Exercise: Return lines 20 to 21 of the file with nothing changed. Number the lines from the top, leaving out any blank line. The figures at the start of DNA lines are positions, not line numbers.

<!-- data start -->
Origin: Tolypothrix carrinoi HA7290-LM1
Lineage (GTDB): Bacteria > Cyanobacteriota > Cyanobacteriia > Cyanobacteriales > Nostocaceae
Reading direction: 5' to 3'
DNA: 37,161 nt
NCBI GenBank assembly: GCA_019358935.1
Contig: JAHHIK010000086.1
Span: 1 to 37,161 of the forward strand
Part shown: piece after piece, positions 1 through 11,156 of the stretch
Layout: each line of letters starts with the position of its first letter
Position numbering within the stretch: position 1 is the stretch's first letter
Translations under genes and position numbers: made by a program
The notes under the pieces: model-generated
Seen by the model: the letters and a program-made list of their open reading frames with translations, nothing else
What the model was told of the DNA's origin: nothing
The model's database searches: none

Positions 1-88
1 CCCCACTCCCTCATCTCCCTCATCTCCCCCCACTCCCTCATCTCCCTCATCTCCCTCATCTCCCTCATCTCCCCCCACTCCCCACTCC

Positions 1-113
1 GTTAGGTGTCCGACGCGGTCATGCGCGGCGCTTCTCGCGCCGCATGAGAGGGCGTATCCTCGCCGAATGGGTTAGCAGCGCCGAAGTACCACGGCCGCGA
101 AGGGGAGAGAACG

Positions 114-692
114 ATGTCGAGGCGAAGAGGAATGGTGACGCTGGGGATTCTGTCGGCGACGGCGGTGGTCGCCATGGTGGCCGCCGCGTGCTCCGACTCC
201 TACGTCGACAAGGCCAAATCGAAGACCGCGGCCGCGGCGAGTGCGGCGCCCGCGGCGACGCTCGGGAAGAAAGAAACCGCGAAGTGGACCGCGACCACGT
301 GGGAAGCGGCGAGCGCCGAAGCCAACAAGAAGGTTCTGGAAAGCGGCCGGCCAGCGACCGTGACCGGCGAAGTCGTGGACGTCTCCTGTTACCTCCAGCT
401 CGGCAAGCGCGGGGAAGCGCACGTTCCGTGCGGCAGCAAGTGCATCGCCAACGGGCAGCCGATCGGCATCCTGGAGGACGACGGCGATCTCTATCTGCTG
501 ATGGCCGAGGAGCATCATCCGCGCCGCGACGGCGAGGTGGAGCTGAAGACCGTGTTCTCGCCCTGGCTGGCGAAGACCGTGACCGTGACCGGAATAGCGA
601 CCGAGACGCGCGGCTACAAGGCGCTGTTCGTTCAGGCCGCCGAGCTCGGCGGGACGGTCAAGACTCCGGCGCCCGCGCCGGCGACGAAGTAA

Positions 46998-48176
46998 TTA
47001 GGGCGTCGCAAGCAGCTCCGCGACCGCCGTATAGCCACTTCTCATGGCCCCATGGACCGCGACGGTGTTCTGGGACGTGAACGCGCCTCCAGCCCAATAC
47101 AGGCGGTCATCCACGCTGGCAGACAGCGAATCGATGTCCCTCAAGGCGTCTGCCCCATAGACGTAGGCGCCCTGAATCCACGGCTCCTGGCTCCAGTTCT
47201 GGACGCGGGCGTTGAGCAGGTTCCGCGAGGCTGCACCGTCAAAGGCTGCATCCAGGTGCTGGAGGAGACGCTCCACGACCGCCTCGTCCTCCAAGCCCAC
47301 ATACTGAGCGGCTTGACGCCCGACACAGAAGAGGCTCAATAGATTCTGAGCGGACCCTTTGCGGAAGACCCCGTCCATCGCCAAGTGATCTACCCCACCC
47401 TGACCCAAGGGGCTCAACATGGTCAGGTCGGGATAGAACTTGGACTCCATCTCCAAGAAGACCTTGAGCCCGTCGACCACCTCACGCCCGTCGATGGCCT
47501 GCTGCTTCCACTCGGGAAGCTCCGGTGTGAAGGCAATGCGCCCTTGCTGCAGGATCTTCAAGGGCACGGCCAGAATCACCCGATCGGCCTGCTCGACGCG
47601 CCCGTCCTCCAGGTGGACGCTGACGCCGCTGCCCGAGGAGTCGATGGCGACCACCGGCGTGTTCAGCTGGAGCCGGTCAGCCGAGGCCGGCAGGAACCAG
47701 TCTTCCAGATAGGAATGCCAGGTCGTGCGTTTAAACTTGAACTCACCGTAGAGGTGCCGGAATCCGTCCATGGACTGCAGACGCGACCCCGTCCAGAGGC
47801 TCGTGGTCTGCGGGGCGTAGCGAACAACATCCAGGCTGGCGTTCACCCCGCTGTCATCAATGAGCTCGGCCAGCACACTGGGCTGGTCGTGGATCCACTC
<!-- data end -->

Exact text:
101 AGGGGAGAGAACG

Positions 114-692